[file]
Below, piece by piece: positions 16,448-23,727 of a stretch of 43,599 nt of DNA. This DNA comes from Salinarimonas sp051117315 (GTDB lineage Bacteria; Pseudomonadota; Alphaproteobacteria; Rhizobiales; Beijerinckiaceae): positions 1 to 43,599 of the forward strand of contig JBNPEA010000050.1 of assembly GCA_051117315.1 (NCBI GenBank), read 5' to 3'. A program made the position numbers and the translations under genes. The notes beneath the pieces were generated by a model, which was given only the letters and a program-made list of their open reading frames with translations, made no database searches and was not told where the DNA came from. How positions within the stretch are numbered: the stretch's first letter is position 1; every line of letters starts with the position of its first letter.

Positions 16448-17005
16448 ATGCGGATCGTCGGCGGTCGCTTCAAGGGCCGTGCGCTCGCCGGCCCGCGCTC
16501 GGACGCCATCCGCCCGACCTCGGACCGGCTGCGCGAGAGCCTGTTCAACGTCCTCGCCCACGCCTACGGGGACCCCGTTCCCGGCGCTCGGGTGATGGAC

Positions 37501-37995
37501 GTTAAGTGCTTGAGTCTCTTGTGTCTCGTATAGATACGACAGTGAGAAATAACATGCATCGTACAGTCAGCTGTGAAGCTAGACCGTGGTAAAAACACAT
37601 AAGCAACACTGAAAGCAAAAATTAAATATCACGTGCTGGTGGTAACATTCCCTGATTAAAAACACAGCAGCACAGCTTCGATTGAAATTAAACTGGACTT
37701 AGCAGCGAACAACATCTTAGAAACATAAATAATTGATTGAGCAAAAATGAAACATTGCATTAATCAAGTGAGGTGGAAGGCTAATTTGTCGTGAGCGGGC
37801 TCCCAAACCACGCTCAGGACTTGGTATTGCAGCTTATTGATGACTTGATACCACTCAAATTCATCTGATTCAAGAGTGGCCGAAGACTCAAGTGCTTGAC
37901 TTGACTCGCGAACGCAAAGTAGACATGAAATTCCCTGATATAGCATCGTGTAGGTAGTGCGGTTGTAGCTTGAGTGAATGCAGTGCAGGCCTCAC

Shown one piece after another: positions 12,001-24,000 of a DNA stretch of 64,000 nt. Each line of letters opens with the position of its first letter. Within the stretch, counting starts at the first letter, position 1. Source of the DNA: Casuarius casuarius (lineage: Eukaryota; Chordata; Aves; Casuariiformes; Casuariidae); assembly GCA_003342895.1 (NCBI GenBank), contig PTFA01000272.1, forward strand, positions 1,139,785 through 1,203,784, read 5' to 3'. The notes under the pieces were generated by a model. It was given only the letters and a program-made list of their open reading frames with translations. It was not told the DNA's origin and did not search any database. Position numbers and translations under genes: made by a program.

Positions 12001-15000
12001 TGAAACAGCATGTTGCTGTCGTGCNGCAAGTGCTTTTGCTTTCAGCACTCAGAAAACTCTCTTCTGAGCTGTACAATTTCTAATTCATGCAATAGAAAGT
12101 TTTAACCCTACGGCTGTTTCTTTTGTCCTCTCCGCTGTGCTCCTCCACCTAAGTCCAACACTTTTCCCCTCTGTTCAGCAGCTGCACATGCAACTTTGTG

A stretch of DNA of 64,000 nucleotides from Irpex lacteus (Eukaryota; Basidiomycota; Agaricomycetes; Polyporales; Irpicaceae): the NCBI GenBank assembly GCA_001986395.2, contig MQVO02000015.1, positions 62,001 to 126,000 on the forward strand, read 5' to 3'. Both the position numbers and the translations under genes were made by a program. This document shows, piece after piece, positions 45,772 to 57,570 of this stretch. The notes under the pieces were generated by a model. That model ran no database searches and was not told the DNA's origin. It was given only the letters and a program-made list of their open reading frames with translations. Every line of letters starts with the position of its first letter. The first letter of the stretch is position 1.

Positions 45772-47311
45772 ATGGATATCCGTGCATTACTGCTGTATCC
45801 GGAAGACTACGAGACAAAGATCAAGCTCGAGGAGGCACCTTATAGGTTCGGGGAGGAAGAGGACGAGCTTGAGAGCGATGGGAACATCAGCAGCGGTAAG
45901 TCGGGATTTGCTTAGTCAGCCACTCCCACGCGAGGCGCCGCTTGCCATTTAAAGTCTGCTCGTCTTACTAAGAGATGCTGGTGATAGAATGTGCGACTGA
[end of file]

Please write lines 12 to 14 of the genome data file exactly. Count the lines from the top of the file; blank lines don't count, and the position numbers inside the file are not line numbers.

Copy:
Positions 12001-15000
12001 TGAAACAGCATGTTGCTGTCGTGCNGCAAGTGCTTTTGCTTTCAGCACTCAGAAAACTCTCTTCTGAGCTGTACAATTTCTAATTCATGCAATAGAAAGT
12101 TTTAACCCTACGGCTGTTTCTTTTGTCCTCTCCGCTGTGCTCCTCCACCTAAGTCCAACACTTTTCCCCTCTGTTCAGCAGCTGCACATGCAACTTTGTG